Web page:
Science – It’s not Always the Right Answer
At the same time Henry Ford was obsessing over efficiency and instituting his own version of the assembly line, there was a man named Fredrick Taylor who was also obsessed with efficiency in the workplace and put into practice his theory of scientific management. In short, this theory involved managers overseeing that workers did their tasks in the least amount of time possible.
Interestingly enough, after implementing this practice, Taylor discovered that instead of improving the workplace, workers were frustrated and deterred from their work. They loathed being micromanaged and forced to do mindless, redundant work, day in and day out.
While it’s true that for efficiency, this assembly line idea may have been a best practice for Taylor and Ford, it discouraged innovation and product improvement.
What are Best Practices and are They Always Best?
According to Google, best practice is defined as the following:
commercial or professional procedures that are accepted or prescribed as being correct or most effective.
These best practices have most likely spread throughout an industry after success was reached due to a specific method of research and implementation. However, while one method or technique may have shown impressive or superior results in the past, it is also true that what was considered innovative yesterday is not always impressive today.
A “best” practice, in reality, should be evolving by the week, the day, or even the hour.
The Best Way to Kill Innovation
A recent LinkedIn article by Paul Martin boldly states, “In my opinion ‘Best Practice’ kills innovation.” The title alone is brilliant and bluntly honest. He continues in his article to say, “For me the term ‘Best Practice’ conjures up images of a race toward uniform mediocrity, led by those who follow the crowd.”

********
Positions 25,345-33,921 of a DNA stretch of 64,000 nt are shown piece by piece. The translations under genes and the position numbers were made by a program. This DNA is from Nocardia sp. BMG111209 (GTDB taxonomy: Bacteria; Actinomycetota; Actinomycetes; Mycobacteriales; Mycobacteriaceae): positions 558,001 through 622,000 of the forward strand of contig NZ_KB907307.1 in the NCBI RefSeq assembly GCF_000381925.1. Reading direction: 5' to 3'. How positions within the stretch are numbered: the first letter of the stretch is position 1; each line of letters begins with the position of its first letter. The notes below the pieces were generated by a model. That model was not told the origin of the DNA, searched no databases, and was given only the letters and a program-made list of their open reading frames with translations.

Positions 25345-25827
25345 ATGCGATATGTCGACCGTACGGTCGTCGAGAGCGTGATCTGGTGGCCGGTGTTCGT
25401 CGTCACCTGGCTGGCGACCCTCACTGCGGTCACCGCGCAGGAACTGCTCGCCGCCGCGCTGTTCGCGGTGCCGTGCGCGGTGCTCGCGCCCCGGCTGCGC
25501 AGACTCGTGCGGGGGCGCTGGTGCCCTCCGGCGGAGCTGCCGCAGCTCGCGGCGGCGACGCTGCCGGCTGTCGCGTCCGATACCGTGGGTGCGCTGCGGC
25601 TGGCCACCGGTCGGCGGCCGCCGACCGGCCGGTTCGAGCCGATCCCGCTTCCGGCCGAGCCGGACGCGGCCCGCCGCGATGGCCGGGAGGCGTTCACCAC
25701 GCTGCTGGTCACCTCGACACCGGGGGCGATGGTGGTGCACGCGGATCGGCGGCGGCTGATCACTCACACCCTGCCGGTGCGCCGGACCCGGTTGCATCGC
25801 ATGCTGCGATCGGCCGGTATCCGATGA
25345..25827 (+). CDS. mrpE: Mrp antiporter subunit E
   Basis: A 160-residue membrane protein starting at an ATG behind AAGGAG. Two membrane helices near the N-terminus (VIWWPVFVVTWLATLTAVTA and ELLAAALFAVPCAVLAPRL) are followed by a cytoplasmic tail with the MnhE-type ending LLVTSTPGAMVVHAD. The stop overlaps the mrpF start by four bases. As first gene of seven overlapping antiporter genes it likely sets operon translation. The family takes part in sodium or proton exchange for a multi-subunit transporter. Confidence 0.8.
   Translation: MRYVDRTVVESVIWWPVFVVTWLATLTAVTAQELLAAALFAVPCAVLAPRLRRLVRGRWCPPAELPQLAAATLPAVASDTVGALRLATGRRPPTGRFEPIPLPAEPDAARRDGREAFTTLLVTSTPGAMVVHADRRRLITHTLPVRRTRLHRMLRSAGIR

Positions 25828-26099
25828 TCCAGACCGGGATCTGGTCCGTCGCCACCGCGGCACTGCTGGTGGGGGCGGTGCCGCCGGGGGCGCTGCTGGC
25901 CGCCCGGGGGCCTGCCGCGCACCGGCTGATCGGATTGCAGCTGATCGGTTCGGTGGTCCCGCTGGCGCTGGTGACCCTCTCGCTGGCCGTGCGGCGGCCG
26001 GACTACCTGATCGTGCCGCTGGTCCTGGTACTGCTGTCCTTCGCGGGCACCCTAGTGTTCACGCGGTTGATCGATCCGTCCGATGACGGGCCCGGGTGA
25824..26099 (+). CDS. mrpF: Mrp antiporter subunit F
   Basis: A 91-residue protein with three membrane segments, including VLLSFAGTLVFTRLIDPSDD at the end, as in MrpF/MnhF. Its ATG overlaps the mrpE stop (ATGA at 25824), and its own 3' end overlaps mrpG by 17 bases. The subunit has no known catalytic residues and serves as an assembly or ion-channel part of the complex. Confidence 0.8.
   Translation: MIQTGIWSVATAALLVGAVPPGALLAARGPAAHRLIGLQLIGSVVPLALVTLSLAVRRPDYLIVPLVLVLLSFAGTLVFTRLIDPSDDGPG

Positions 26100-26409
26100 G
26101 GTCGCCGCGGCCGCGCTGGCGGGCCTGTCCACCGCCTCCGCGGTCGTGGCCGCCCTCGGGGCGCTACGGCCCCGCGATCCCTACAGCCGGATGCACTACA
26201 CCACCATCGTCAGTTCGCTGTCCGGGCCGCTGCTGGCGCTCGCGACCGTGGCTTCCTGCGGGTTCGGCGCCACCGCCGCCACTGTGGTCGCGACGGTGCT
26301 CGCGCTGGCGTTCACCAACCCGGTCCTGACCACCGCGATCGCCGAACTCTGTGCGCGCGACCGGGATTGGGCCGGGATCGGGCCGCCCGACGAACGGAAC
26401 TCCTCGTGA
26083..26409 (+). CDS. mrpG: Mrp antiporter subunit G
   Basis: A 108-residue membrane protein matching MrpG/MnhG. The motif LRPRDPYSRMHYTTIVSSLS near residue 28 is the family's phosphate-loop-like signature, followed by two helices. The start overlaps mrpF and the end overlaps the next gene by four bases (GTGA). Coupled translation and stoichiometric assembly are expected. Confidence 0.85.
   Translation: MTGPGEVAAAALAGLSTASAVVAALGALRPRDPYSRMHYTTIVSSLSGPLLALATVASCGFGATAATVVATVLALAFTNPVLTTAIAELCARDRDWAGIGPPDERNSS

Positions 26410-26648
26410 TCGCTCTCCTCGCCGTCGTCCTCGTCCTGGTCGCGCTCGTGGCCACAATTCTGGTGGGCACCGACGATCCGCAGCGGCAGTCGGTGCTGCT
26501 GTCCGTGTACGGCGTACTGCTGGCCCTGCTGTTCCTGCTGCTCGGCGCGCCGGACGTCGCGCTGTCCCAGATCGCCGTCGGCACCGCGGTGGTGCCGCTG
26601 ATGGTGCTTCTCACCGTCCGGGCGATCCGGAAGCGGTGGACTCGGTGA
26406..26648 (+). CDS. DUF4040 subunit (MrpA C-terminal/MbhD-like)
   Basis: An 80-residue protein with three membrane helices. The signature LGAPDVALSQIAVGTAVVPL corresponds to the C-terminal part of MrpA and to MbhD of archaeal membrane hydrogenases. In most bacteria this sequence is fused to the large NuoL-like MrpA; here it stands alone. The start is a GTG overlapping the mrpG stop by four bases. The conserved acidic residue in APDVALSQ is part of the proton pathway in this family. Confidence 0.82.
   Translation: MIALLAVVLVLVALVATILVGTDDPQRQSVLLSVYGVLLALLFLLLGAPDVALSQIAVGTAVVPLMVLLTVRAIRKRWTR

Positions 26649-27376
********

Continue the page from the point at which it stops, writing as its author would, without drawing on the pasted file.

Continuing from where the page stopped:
I would be so bold as to replace the word “race” in the previous quote, with “crawl.” Although these workers are appeasing today’s need for instant gratification in working at top speeds, their minds are crawling. They are far from an engaged frame of mind and instead inhabiting an automatic frame of mind.
How We Encourage this Best Practice Evolution
At Jive we encourage this constantly evolving “best practice” in not only our physical structure, but our work structure. If you take one look at the Jive engineering department you’ll immediately be under the impression that there is no hierarchy. You can decide whether this is because of the lack of organized (or boring) cubicles, or because pair work is encouraged and team leads are chosen project to project. Either way, it results in a constantly evolving product, benefiting the user and the creator alike.
Let the real race begin!
Employees should have the opportunity to race towards innovation; to work in sprints, testing quality often and working towards improvement through every stage of their project. Jive believes its employees are self-motivated, intelligent people who should be able to derive creativity and inspiration from their environment and those they work with.
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